Green Gartside was between Rough Trade and deciding where to go next when he came along with a big pile of records that were shaping his future direction. He spoke about the madness of the music business, and told me he was watching producers faces when he told them he wanted to make a record that was a mix of Shalamar and Bambaatta.
When I phoned Robert Wyatt to invite him to come and talk about some records in his collection, he said there was a documentary film maker with him who could drive him across London if they could include it in their film. They came, they filmed, but I've never seen any trace of their documentary.
Alison Statton and Stuart Moxham from the Young Marble Giants visited individually when they'd become Weekend and The Gist. A few years ago I found Stuart was playing in the next town and I went and introduced myself. He immediately remembered the radio station, and we agreed to a 'follow up' interview [check out this 2016 "career review"]. We now meet occasionally for breakfast, courtesy of John Peel.
When I asked Stuart recently, he said “I distinctly remember my visit to Greenwich Sound radio station because it was so unique and bizarre. I loved the fact that it was housed in a windowless brick box, in the space under a tall block of flats which stood on concrete legs. It was the sort of building which one would never have given a second thought to. Bob himself was obviously a fellow ahead of his time, operating in the penumbra of fame where so many of the most interesting things happen. His simple idea was brilliant - to invite people to bring a selection of their favourite pieces of music along, which he would play, asking them to explain why they liked them. Desert Island Discs without the nonsense. I still have that cassette and I love all that music a little more now for having shared it with Greenwich Sound.”
Since Dave McCullough in Sounds was often the first to write about new bands I liked, why not call him and ask if he'd like to come over? My memory was that he seemed very passionate about his views but would happily walk away from the 'madness' any time he wanted. He was very positive and encouraging, like an older brother.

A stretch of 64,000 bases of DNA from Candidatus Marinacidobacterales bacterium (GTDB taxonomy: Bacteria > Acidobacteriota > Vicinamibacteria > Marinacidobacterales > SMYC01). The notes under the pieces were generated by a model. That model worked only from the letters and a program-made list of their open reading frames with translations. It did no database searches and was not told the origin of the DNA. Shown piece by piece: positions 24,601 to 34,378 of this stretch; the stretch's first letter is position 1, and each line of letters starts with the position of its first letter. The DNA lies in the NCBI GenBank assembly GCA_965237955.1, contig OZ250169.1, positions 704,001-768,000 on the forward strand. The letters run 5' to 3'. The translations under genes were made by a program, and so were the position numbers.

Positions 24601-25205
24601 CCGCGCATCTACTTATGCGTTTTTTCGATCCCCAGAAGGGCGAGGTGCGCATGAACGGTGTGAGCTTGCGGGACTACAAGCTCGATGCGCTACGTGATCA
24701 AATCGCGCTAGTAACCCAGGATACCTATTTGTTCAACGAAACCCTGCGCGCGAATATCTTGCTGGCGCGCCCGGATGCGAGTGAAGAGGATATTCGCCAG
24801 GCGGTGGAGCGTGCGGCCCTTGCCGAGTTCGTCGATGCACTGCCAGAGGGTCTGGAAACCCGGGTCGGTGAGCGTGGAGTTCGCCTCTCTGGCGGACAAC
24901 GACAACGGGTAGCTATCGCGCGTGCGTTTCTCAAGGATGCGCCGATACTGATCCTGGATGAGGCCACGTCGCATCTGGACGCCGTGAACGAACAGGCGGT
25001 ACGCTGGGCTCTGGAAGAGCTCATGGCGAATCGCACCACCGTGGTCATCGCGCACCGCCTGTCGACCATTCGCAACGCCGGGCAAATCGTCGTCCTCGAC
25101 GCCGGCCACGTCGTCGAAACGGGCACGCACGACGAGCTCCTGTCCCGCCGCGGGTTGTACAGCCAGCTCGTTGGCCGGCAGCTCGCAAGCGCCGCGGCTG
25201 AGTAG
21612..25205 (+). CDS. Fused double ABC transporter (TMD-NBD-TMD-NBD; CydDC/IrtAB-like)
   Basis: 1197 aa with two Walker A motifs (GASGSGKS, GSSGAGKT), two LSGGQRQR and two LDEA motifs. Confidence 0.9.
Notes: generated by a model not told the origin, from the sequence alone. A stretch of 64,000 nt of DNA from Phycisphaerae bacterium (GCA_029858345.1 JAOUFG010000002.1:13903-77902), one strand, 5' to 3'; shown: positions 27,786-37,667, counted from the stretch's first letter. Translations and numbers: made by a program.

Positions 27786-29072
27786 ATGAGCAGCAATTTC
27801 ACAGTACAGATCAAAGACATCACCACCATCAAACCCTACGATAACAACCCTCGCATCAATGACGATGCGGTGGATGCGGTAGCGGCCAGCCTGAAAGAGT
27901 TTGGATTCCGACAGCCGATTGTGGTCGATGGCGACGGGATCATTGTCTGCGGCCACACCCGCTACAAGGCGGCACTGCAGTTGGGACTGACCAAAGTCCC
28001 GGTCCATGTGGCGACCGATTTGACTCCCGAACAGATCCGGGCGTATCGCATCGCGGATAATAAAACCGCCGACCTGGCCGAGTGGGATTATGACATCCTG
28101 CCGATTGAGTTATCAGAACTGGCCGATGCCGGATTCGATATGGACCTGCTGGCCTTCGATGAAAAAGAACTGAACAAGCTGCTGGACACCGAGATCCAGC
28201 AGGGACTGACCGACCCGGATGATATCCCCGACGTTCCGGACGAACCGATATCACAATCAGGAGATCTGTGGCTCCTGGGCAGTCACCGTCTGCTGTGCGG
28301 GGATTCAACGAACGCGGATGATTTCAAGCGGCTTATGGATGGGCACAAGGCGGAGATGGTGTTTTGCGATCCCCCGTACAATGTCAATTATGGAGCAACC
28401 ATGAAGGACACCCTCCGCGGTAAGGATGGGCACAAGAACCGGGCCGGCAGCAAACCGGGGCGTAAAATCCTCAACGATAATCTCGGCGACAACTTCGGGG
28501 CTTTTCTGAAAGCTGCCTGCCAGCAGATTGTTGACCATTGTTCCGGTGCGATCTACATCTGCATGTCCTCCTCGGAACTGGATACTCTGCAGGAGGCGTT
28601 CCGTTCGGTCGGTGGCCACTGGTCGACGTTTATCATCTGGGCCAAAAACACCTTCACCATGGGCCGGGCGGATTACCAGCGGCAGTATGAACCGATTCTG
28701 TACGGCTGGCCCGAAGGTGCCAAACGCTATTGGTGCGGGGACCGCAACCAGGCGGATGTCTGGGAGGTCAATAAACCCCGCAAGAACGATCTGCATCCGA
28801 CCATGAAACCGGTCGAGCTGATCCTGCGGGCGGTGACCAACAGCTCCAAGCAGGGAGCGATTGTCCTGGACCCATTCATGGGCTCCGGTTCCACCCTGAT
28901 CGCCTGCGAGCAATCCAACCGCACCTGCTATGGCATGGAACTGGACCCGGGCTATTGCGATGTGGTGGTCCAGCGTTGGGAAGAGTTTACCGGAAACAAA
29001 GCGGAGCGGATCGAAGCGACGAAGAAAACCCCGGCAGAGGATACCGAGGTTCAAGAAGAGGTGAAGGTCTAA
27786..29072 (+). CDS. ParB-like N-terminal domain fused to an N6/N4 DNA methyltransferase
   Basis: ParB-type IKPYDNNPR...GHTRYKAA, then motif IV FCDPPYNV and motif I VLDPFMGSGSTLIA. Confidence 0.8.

recorded a call with Keith Armstrong at the time that Kitchenware records was
launching, taking the opportunity to introduce the four bands on the label. He
rounded off the programme by saying it would be his final interview, so that he
could ensure the bands now got all the attention. I can't say if he was
Virginia Astley brought a big pile of records and we recorded enough for two programmes. Matt Johnson had just released Soul Mining when he came over. Steve Beresford took the 'Creatures What You Never Knew About' to a new level. New Order sent a cassette of tracks they were listening to, with no speech, for me to work with. There were also programmes with Ben Watt, Vic Godard and Mark Beer, but I can not say what became of those recordings. After the sleeve for The Fall, Mike Alway asked me to make an image for a Vic Godard record. It was never used.
A few years ago I began sharing the programmes and interviews as podcasts and I feel confident that way more people around the planet hear them now than ever did through the TVs of a small corner of South East London late on a Saturday night.
Listening back to those recordings, with 40 years of perspective, and hearing my younger self, I felt he had done a decent job for someone that was just a fan trying to make programmes that he would want to hear. I've shared all the Morrocci Klung! interviews unedited because I felt they were more interesting as raw conversations, and my 'older and allegedly wiser' self had no business interfering with my 'younger and apparently naïver' self.
For an enthusiastic novice, on such a tiny station, with a possibly non-existent audience, I realised that I was punching way above my weight. Some time in 1985 Greenwich Sound suddenly closed down. It had been a lucky opportunity at an interesting moment in time and I realise now how useful my lack of experience of 'how things work' had been in just going ahead, approaching people and seeing what happened. In hindsight it seems maybe I was time-capsuling something for future audiences."